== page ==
Last week, Cross the Culture began the current four-part series examining the changing face of the American population and the implications for ministry these changes necessitate. Based upon a presentation by Dr. Jim Slack entitled,Realities, Trends and Implications Concerning the Future of the USA, Evangelicals and Southern Baptists”, Part 1 of the series addressed the hypothesis that within the next ten years Anglo-Americans will be an ethnic minority in the USA. You can read Part one here.  In Part 2, we examine the rise in illiteracy and its implications for the Great Commission ministries of local congregations.

The rise in illiteracy.

Two key components are converging in American life to create a rise in illiteracy within American culture today.

First, as we examined in Part 1, the current wave of immigration in America is a major contributing factor. Slack noted from 1970 – 2005:   35,000,000 legal immigrants have come to America. While the first wave of immigrants in the USA (1780-1924),  worked diligently to gain a proficiency in English and therefore assimilate into American culture, recent studies indicate that “higher numbers and percentages of newly arrived and older ethnics are not assimilating that fast but are choosing to retain and use their heart language at home, especially with their children.” While the various ethnic groups are most literate in their heart language, communicating and functioning well within their own separate culture, they remain challenged with communication in the English language and many times find themselves functionally illiterate in American culture.

Second, the failure of the educational system in the US to prepare America’s children to function in a literate society is alarming. Ponder these facts “researched by and published by the U.S. Department of Education.”

1.  Twenty-one million Americans can’t read at all, forty-five million are marginally
illiterate and one-fifth of high   school graduates can’t read their diplomas.
2.  Over one million children drop out of school each year.
3.  Thirty-three percent of all children in California will not finish high school.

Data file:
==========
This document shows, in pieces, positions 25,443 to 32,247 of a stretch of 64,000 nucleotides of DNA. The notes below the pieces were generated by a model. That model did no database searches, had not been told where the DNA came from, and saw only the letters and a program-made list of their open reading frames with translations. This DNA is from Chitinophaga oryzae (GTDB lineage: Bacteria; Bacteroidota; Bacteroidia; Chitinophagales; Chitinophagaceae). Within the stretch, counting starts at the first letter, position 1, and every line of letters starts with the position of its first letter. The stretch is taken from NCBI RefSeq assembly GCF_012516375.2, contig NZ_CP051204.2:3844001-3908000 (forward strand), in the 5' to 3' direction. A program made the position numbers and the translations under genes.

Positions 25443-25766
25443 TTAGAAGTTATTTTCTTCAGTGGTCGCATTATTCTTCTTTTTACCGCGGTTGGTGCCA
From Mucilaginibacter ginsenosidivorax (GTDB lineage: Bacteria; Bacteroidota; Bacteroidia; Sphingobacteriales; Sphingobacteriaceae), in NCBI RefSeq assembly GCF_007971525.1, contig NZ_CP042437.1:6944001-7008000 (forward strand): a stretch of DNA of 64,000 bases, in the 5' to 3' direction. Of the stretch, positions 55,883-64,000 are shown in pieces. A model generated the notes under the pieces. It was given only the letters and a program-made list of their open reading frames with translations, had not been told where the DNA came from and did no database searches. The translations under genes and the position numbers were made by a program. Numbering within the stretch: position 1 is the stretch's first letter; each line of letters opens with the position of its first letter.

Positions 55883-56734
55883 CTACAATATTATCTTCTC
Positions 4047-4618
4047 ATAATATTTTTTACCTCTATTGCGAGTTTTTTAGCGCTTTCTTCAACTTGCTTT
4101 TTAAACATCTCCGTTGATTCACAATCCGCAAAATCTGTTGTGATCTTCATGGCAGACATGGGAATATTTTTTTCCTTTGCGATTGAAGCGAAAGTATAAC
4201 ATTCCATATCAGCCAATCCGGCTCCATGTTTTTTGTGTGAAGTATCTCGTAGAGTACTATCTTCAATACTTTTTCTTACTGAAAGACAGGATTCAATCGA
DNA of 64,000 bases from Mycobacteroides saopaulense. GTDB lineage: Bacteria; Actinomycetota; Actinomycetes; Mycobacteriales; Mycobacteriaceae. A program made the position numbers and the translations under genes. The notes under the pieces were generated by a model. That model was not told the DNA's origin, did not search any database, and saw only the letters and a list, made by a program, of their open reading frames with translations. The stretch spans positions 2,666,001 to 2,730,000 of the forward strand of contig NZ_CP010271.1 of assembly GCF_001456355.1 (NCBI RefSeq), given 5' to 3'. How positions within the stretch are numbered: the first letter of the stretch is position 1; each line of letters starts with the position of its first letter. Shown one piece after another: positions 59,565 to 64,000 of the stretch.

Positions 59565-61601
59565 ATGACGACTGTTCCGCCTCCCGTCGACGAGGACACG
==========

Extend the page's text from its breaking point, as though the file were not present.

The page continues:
4.  Fifty-four percent of American adults are either functionally or marginally illiterate.

Thus, in an ever increasing fashion, native born, English speaking, American citizens function in an oral culture dependent upon oral communication.

Implications for Ministry

As a result of these converging components Slack concludes, “The status of literacy among the US population is at such a critically low level that oral communication strategies have become a necessary ministry approach in the USA.” In essence, Slack is challenging the evangelical church to embrace that fact that the American population, with limited English literacy skills, is responding in ever diminishing fashion to presentations of the Gospel message based upon written communication. New evangelism/discipleship strategies are needed that go beyond simply sharing the Gospel in written form or simply “speaking the Gospel” with verbal communication. Strategies and methodologies need to be developed and employed to communicate the Gospel to individuals whose heritage is to process concepts, principles and information orally. (For an excellent, yet simplistic discussion of “orality” visit

While traditionally reserved for international settings, the church in twenty-first century America must turn to oral methodologies of Gospel communication to effectively communicate the Good News in our illiterate culture. A plethora of resources are available. A simple Google search reveals multiple websites containing outstanding strategies/methodologies for communicating the Gospel in oral cultures. While many of these tools address the communication of the Gospel in international cultures, application can be made to oral cultures within the USA. Helpful websites for further research:



Related posts:

Ministry or Missions: There is a Difference! Part One
Ministry or Missions: There is a Difference! Part Two
America is Changing and so Must Your Ministry – Part I